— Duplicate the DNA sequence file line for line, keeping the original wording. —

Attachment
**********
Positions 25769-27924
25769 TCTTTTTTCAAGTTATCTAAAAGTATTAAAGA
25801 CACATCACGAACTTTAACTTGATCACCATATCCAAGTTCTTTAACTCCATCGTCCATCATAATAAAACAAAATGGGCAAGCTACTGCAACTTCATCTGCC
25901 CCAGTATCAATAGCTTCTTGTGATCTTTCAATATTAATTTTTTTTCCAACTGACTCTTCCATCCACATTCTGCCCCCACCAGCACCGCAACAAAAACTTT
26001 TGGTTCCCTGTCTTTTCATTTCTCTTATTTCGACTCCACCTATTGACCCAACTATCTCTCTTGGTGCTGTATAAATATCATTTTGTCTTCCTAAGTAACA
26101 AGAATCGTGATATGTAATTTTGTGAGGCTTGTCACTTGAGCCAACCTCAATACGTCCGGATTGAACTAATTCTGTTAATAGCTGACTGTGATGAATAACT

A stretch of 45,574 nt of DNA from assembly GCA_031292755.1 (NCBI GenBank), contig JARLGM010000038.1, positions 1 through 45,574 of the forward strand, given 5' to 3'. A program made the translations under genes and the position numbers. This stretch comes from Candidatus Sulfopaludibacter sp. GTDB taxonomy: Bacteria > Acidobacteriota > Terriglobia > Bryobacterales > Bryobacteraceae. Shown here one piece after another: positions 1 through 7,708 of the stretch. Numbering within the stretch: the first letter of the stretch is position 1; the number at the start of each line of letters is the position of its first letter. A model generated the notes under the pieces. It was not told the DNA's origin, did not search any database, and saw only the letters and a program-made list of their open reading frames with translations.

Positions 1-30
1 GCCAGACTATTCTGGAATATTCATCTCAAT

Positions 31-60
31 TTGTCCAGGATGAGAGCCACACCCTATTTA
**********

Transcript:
Positions 25769-27924
25769 TCTTTTTTCAAGTTATCTAAAAGTATTAAAGA
25801 CACATCACGAACTTTAACTTGATCACCATATCCAAGTTCTTTAACTCCATCGTCCATCATAATAAAACAAAATGGGCAAGCTACTGCAACTTCATCTGCC
25901 CCAGTATCAATAGCTTCTTGTGATCTTTCAATATTAATTTTTTTTCCAACTGACTCTTCCATCCACATTCTGCCCCCACCAGCACCGCAACAAAAACTTT
26001 TGGTTCCCTGTCTTTTCATTTCTCTTATTTCGACTCCACCTATTGACCCAACTATCTCTCTTGGTGCTGTATAAATATCATTTTGTCTTCCTAAGTAACA
26101 AGAATCGTGATATGTAATTTTGTGAGGCTTGTCACTTGAGCCAACCTCAATACGTCCGGATTGAACTAATTCTGTTAATAGCTGACTGTGATGAATAACT

A stretch of 45,574 nt of DNA from assembly GCA_031292755.1 (NCBI GenBank), contig JARLGM010000038.1, positions 1 through 45,574 of the forward strand, given 5' to 3'. A program made the translations under genes and the position numbers. This stretch comes from Candidatus Sulfopaludibacter sp. GTDB taxonomy: Bacteria > Acidobacteriota > Terriglobia > Bryobacterales > Bryobacteraceae. Shown here one piece after another: positions 1 through 7,708 of the stretch. Numbering within the stretch: the first letter of the stretch is position 1; the number at the start of each line of letters is the position of its first letter. A model generated the notes under the pieces. It was not told the DNA's origin, did not search any database, and saw only the letters and a program-made list of their open reading frames with translations.

Positions 1-30
1 GCCAGACTATTCTGGAATATTCATCTCAAT

Positions 31-60
31 TTGTCCAGGATGAGAGCCACACCCTATTTA